Much has been made of the impending arrival of smart glasses on the consumer tech market. While we’ve seen a few early examples of what some of these glasses might look like though, we’re still waiting on the true smart glasses revolution. Many expect that in a few years’ time, smart glasses will have become ubiquitous personal devices not unlike our smartphones today — and possibly in place of them. But we’re not at that point yet.
While we wait, it’s worthwhile to consider what some of the final hurdles might be. And as of now, it appears that the following are some of the challenges tech companies still face in designing these devices.
This is more of an overarching challenge, but it may be the biggest one smart glasses developers face. Right now, the issue is that these glasses are being thought of primarily with specific, business-oriented solutions in mind. For instance, we can imagine glasses being useful in supplying medical professionals with important information on the job; people in remote working situations may use these glasses to participate in board meetings virtually, and so on. It’s because of examples like these that Computerworld described smart glasses as being “for business only” for now.
That’s by no means a rule or guarantee — but it does speak to the need for companies behind development to find real, practical reasons for average consumers to adopt smart glasses. If these devices are to achieve the kind of widespread adoption some have forecasted, they need to be more than just business tools or flashy toys. They need to be fit for consumers’ day-to-day lives.
Part of making smart glasses fit for consumers means developing apps that will work with the devices as well. While this won’t be entirely up to the companies that are creating the glasses themselves, it’s still a major challenge. Business of Apps estimated the cost of development for AR apps at roughly $150/hour in North America — and also made note of various aspects of this development process that can take many hours each. Putting it simply, AR app development is costly, and right now there are fewer people who can do it than there are people who can design ordinary apps. The companies behind smart glasses will need to speed up and improve app development, and potentially make it cheaper, if these devices are to be as useful as we hope.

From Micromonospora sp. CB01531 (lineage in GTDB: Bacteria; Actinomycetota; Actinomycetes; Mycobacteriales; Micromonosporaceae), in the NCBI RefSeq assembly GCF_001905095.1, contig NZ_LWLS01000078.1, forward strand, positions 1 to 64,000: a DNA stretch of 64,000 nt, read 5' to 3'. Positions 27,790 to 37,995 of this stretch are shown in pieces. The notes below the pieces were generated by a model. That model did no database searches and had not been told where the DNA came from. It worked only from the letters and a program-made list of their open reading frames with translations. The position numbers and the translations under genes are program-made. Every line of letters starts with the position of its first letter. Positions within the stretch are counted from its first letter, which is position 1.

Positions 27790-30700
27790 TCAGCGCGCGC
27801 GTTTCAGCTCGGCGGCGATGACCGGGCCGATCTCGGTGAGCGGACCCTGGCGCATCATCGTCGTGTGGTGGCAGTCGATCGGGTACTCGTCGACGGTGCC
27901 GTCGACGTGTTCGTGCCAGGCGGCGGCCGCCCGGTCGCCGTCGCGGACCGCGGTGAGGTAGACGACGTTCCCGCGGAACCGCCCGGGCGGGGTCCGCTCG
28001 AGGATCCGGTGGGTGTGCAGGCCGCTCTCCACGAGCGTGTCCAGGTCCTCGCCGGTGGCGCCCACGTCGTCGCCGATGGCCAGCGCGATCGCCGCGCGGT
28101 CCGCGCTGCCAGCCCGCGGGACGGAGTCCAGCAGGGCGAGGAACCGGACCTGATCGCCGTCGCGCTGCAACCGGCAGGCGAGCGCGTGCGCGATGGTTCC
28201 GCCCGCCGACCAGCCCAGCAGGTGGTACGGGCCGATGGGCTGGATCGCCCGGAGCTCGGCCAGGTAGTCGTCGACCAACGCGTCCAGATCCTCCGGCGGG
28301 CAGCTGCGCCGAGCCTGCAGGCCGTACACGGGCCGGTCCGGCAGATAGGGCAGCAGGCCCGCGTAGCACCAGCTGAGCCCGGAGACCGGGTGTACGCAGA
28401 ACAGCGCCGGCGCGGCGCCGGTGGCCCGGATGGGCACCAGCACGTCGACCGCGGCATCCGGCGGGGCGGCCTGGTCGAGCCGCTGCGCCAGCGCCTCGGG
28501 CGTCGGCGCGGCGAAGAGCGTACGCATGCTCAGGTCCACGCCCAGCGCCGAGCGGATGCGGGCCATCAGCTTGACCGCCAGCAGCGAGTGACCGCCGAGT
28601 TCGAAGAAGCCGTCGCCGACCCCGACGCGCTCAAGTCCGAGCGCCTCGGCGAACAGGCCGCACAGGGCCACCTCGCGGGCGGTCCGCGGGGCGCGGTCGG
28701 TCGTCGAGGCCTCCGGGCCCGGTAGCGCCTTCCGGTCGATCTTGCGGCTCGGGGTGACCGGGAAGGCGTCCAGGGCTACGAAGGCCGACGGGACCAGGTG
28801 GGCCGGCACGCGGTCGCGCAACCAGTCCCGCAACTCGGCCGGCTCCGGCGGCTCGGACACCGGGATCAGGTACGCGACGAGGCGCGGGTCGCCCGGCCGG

Our look at the Surface Duo recently remarked on Microsoft’s “fanatical commitment to thinness.” The discussion on this topic spoke in part to how internal technological components are being redesigned and advanced to fit into increasingly thin and compact devices. And this is absolutely something that’s going to be relevant as companies continue to develop smart glasses.
The biggest challenge in this regard may ultimately be building in printed circuit boards capable enough to power the electronics of modern smart glasses with limited space. We do know per Altium’s article on PCB board thickness that designs have evolved, such that circuit boards can now be fabricated with compact layers or “rigid-flex” constructions — both of which can make them smaller or better able to fit into tight spaces. But companies working on smart glasses will still need to figure out what designs work best regarding these and other internal components.
One of the most crucial aspects of any future involving widespread smart glasses needs to be total reliability of 5G networks. This, in fact, may be the main reason that we don’t have these glasses already. As was stated in 5G Insider’s update on Apple’s glasses, the product is expected to be ready in 2022 — because that’s when 5G will be “ready.” The bottom line is that if they’re truly to be “smart,” and be as functional as smartphones, these glasses are going to need constant connectivity. That will only be possible to the extent necessary when 5G networks are more widespread and more reliable than they are just yet.
This is not actually a tech challenge, strictly speaking. But it remains the case that companies hoping to release consumer smart glasses will also have to clear the hurdle of making them stylish and appealing, without sacrificing function. This is not a challenge tech companies have faced to date, and while they’ll undoubtedly have the help of style and design experts, it will be no easy task. People tend to be picky about accessories like glasses, and in this case they’ll likely only have a few options to choose from. Those options need to be packed with tech, and need to fit (and look good on) a wide range of people.
The expectation is ultimately that these challenges will be met, and smart glasses will have their takeover. But it’s clear that there’s a lot of work yet to be done.